What is advent and what does it mean? Well, Advent is the period of four Sundays and weeks before Christmas. It literally means ‘Coming’ in Latin. This for Christians, therefore, means the coming of Jesus into the world. Christians use the four Sundays and weeks of Advent to prepare and remember the real meaning of Christmas.
So, I have decided to share a tradition from my home. Each year, we take it in turns to write the messages for our advent calendar, which consists of small boxes like houses, hung individually.
This year the task fell to me. It always takes me a bit to get going and I do not claim that all the ideas came from myself, some were inspired by websites, however, once I did get going and into the Christmas Spirit, it became easier.
So, here are the first four days sayings, which I hope you will enjoy:
THIS CHRISTMAS LET HOPE WARM YOUR HEART, LOVE WARM OUR HOME, AND THE HOLY SPIRIT WARM THE WORLD.
THE BEST CHRISTMAS CAKE RECIPE:
1 PACKET OF LAUGHTER,
2 HANDFULS OF HOPE,
A CUP OF SHARING AND
ANOTHER TO COPE,
A SPOON OF MYSTERY AND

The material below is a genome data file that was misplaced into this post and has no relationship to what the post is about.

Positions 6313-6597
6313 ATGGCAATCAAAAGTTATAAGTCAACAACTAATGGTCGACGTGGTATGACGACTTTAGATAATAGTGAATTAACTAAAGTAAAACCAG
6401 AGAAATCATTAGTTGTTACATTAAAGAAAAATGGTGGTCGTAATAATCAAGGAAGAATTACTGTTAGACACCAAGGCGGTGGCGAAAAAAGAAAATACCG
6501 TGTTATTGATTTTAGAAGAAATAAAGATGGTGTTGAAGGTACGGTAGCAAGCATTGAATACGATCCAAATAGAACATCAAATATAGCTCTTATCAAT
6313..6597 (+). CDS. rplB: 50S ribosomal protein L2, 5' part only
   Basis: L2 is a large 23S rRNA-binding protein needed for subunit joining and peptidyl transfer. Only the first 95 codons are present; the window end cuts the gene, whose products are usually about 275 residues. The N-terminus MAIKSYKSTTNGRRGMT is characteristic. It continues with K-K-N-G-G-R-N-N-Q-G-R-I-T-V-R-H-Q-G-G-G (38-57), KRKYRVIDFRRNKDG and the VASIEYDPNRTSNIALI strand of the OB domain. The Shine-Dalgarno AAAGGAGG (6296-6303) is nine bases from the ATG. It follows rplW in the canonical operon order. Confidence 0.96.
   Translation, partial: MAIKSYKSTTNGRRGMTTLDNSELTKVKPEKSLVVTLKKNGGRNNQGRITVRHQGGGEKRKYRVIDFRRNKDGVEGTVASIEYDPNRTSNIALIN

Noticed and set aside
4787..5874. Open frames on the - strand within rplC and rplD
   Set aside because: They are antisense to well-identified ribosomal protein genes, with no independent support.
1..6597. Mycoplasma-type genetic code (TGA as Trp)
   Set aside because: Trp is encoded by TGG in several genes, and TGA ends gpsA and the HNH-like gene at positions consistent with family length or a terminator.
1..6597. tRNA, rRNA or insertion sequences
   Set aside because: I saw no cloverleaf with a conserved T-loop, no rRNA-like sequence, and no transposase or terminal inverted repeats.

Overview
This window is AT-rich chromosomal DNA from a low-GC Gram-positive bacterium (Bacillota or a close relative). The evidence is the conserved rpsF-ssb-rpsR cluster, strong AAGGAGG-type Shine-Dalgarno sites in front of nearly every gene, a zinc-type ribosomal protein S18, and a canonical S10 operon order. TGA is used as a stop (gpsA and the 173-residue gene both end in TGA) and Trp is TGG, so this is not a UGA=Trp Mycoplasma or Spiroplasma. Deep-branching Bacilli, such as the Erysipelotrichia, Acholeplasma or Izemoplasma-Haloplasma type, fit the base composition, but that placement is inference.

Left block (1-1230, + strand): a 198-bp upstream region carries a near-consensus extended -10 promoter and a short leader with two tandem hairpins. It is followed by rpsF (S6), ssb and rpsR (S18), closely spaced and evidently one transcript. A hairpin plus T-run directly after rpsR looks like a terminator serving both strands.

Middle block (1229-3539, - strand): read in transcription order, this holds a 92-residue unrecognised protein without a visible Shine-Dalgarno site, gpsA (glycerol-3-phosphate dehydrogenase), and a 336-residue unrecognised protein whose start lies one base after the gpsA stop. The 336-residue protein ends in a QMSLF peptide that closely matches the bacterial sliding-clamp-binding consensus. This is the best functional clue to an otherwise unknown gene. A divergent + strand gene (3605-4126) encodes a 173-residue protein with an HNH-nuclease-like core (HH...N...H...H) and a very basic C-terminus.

A PINCH OF LOVE MIX IN A LARGE POT AND POUR OVER THE ONE YOU LOVE.
WE WISH YOU A MERRY CHRISTMAS, WE WISH YOU A MERRY CHRISTMAS, WE WISH YOU A MERRY CHRISTMAS AND A HAPPY NEW YEAR – THERE YOU GO, THAT’S YOUR EARWORM FOR THIS YEAR-
FAITH AND HOPE GUIDE US THROUGHOUT THE YEAR, CHRISTMAS BRINGS CERTAINTY AND KNOWLEDGE THAT HE IS HERE.
and an extra one for good measure;
AS CHRISTMAS CAROLS FILL THE AIR AND CHURCH BELLS RING OUT ACROSS THE LAND, WE BOW OUR HEADS IN CONTEMPLATIVE PRAYER AS WE AWAIT HIS COMING
Enjoy the build up to this special time of the year folks, and remember always those less fortunate than us.
As an author, I am always being asked about my life, who I am and why I started writing.
Where was I born? I was born in Perivale Maternity Hospital, Ealing in West London. (Sadly this institution which delivered thousands of babies was flattened and re-designated for housing, as births moved into mainstream hospitals.
Mum would recall how it was the coldest Winter last century and dad arrived, as did many excited fathers, to be greeted by the matron who scolded them, made them take off their overcoats and jump up and down until they had warmed themselves up, before allowing them through to wives and newborns.
I grew up happily in Ealing, went to Wood End Primary School, followed by Woodend Girls school, before someone had the bright idea of changing its name! Then we moved within Ealing to another suburb and I attended North Ealing Primary. In fact, my father and Aunt, Grandmother and Great Aunt had all attended this school, there I blossomed into a long lanky child who was nicknamed ‘Spoon,’ and became a defender of other odd-ball because I was head and shoulders taller than the bullies.